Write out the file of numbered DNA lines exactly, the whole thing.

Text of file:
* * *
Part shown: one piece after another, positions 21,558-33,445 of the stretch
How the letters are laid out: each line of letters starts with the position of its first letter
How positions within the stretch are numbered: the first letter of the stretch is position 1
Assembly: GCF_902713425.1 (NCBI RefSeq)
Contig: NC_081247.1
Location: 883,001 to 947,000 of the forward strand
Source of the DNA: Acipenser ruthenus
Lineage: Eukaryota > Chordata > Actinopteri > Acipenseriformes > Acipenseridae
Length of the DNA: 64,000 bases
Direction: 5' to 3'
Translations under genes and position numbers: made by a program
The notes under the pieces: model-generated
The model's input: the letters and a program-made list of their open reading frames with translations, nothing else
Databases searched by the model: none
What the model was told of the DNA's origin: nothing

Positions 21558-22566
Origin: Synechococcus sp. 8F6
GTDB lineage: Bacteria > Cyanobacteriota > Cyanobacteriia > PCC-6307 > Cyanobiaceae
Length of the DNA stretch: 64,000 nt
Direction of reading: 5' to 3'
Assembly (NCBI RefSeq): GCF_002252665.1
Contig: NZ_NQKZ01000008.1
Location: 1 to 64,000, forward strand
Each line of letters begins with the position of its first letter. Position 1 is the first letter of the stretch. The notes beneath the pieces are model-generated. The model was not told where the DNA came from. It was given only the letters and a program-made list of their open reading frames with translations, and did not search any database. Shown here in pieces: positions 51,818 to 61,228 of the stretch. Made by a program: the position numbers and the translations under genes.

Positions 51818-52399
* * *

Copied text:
Part shown: one piece after another, positions 21,558-33,445 of the stretch
How the letters are laid out: each line of letters starts with the position of its first letter
How positions within the stretch are numbered: the first letter of the stretch is position 1
Assembly: GCF_902713425.1 (NCBI RefSeq)
Contig: NC_081247.1
Location: 883,001 to 947,000 of the forward strand
Source of the DNA: Acipenser ruthenus
Lineage: Eukaryota > Chordata > Actinopteri > Acipenseriformes > Acipenseridae
Length of the DNA: 64,000 bases
Direction: 5' to 3'
Translations under genes and position numbers: made by a program
The notes under the pieces: model-generated
The model's input: the letters and a program-made list of their open reading frames with translations, nothing else
Databases searched by the model: none
What the model was told of the DNA's origin: nothing

Positions 21558-22566
Origin: Synechococcus sp. 8F6
GTDB lineage: Bacteria > Cyanobacteriota > Cyanobacteriia > PCC-6307 > Cyanobiaceae
Length of the DNA stretch: 64,000 nt
Direction of reading: 5' to 3'
Assembly (NCBI RefSeq): GCF_002252665.1
Contig: NZ_NQKZ01000008.1
Location: 1 to 64,000, forward strand
Each line of letters begins with the position of its first letter. Position 1 is the first letter of the stretch. The notes beneath the pieces are model-generated. The model was not told where the DNA came from. It was given only the letters and a program-made list of their open reading frames with translations, and did not search any database. Shown here in pieces: positions 51,818 to 61,228 of the stretch. Made by a program: the position numbers and the translations under genes.

Positions 51818-52399